Dentists are among the many occupations at-risk for asbestos exposure. Just as asbestos was incorporated into many products and materials throughout countless industries, the toxic mineral was also used in some dental products and materials between the 1930s and 1970s. 

Today there are regulations in place to prevent the use of asbestos and exposure to it, but some former dental professionals are developing asbestos-related diseases. The asbestos-containing dental materials causing these diseases are reportedly dental tape and periodontal dressing. Although these materials were used in rare cases, there is still a risk associated with the material and their ingredients. 


Asbestos Products in Dental Work

Few dental products historically contained asbestos, but it is still a health hazard. No amount of asbestos is considered safe. Dental lining tape was found to contain traces of asbestos. More recently, it was discovered that chrysotile asbestos was used to manufacture casting rings and periodontal dressings. Because of this discovery, dentists are considered at-risk for occupational asbestos exposure

Even though it has been decades since asbestos was used in these products, past and present dental professionals are still developing respiratory issues and sometimes pleural mesothelioma. There is a long latency period, usually several decades, between asbestos exposure and the illnesses that follow.


Dental Tape

Most cases of mesothelioma are caused by a recognizable source of asbestos exposure. According to an article from American Journal of Industrial Medicine, dental tape may be a source of asbestos exposure for dental professionals. Dental tape was not a common product, however, it contained asbestos from the 1930s through the 1970s. It was often used in the crafting of casting rings.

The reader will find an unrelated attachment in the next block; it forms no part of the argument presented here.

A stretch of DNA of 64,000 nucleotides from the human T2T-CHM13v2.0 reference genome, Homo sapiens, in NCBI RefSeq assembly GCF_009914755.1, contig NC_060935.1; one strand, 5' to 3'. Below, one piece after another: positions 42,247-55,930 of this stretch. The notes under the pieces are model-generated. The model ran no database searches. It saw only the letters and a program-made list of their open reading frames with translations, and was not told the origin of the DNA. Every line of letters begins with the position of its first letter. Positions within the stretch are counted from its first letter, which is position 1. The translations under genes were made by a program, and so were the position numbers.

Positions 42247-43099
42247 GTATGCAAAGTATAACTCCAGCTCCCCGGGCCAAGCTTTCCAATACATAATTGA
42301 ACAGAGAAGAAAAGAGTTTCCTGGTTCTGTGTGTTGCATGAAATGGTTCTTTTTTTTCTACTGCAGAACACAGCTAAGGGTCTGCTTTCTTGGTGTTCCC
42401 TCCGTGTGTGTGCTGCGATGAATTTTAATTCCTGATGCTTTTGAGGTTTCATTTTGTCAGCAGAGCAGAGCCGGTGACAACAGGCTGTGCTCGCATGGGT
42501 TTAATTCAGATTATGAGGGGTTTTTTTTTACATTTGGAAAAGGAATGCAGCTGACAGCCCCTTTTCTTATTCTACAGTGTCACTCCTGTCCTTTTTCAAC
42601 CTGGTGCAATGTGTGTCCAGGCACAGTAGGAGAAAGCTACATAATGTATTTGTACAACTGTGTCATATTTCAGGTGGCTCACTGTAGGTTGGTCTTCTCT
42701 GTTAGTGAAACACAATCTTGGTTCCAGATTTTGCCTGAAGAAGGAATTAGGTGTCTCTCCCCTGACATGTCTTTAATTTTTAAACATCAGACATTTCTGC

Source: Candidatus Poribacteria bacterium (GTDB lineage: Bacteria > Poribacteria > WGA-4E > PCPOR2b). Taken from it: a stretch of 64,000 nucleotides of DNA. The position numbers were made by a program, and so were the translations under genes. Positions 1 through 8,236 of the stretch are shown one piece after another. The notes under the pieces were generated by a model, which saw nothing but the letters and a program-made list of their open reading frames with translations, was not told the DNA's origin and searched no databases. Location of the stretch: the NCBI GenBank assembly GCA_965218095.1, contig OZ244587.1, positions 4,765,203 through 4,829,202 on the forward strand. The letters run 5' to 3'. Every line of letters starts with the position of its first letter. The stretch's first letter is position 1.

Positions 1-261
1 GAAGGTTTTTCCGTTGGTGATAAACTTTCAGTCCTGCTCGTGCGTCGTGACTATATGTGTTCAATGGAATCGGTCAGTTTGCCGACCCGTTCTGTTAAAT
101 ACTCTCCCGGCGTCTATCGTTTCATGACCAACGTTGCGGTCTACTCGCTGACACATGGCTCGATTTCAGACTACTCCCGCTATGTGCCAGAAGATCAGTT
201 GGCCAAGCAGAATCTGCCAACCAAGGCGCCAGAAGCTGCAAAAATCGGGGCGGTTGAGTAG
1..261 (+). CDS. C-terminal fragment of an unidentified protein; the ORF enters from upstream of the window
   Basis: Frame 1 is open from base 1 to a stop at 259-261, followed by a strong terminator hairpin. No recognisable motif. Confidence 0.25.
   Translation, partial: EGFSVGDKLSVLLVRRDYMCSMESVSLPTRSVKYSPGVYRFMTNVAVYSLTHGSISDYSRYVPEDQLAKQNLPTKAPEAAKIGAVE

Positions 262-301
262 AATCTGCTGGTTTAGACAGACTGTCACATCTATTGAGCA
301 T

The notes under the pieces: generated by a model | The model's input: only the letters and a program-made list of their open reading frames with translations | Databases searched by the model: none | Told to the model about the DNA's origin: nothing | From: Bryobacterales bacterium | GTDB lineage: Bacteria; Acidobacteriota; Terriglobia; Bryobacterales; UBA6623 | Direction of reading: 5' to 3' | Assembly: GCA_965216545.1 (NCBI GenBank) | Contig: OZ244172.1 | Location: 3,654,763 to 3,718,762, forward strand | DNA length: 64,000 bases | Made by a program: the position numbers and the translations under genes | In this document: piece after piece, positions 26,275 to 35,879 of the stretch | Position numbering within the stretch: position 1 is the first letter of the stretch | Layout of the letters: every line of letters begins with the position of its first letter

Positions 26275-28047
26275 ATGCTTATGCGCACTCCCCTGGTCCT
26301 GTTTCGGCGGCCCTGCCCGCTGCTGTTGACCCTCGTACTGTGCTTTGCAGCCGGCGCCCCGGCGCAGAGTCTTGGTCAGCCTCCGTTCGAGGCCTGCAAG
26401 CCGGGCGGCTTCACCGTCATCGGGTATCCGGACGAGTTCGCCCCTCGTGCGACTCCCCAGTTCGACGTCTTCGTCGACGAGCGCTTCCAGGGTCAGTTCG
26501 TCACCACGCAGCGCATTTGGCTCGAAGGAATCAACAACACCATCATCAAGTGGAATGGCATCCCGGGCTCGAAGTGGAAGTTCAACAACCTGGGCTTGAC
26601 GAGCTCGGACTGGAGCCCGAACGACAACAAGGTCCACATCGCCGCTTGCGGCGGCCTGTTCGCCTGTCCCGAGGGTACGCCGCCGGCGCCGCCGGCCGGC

Casting rings were used to make a number of materials used in dental treatment, such as dental inlays, crown (caps), bridges, and removable dentures.

Dental inlays were used in place of fillings to replace a small amount of tooth structure loss as a result of decay. Inlays fit inside the tooth and were made of gold. 

Crowns, or caps, were used to “cap” a tooth to restore the normal function and appearance of the tooth. Crowns are used for teeth with very large fillings, teeth that have already had a root canal, fractured or worn teeth due to grinding of the teeth, misshapen teeth, or discolored teeth. 

Bridges replace a missing tooth or teeth. Teeth on both sides of the missing tooth, or teeth, are prepared for a crown, or cap, then a fake tooth is joined to the crowns; this is called the bridge. Once everything is prepared, the entire bridge is cemented to the surrounding teeth. 

Removable dentures replace missing teeth and can improve a patient’s smile, bite, facial appearance, speech problems and chewing. 

An article written for the British Dental Journal points out that many students worked with asbestos products in dental school: “According to the 1991 report it was common practice for undergraduates at dental schools to cast a minimum of 40 sets of dentures, and those using this asbestos fiber-based roll are likely to have been exposed.”


Periodontal Dressings

Periodontal dressings were used postoperatively following periodontal surgery. The dressing protected the surgical site from infection and harm caused by chewing.

Researchers discovered asbestos was a main ingredient in periodontal dressing powders. When dental professionals mixed the powder with a liquid to form a putty mix, they were innocently exposed to asbestos dust.